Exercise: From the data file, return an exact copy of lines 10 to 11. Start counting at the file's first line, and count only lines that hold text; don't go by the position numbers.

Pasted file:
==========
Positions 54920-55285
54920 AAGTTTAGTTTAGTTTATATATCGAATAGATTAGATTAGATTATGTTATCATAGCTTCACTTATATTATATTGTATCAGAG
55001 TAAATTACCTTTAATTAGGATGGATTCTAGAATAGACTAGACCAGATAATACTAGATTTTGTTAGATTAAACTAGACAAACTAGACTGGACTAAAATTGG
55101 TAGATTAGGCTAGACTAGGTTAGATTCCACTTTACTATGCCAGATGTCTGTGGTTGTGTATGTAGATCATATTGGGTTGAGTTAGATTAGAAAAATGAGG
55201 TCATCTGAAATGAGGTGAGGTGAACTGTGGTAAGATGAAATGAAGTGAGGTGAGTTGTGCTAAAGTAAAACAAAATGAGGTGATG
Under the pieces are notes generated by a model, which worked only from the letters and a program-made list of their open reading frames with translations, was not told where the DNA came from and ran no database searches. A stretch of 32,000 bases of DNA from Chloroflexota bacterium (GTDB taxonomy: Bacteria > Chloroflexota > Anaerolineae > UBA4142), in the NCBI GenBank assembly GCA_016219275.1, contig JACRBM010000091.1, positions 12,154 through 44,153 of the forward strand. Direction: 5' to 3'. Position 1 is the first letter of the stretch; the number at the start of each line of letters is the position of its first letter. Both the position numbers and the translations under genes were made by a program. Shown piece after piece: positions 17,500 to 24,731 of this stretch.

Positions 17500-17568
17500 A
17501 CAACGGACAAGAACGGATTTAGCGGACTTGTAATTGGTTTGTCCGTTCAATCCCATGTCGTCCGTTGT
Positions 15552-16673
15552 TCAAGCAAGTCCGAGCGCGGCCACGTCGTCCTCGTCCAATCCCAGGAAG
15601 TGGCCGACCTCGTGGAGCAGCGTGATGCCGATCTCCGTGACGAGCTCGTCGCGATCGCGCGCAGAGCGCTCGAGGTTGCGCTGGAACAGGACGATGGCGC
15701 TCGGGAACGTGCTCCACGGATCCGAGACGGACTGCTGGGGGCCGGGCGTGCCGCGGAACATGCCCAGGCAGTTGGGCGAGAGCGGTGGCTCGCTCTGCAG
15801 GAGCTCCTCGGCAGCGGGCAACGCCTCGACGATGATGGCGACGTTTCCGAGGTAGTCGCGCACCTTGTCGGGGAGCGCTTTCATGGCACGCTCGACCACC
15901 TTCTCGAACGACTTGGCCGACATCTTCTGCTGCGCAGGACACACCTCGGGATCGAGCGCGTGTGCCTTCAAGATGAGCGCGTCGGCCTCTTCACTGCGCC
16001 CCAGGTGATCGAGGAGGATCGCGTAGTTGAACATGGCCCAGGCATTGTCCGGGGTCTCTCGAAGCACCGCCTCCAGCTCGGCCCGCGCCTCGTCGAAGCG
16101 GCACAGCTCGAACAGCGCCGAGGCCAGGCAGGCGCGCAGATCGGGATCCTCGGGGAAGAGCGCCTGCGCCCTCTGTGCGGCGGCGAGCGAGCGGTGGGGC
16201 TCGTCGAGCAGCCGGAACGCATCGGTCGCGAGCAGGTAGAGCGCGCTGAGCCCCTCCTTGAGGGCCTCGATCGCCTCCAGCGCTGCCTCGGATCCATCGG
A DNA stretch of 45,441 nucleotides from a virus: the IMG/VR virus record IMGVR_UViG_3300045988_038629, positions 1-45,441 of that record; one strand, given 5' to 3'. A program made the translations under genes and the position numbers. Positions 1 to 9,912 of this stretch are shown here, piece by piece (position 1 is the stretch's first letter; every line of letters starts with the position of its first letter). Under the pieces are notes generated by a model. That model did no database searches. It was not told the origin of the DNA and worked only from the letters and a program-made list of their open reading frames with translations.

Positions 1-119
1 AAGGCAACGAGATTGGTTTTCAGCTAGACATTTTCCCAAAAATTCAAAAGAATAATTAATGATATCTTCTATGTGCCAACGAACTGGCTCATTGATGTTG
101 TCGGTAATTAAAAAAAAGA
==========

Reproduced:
Positions 15552-16673
15552 TCAAGCAAGTCCGAGCGCGGCCACGTCGTCCTCGTCCAATCCCAGGAAG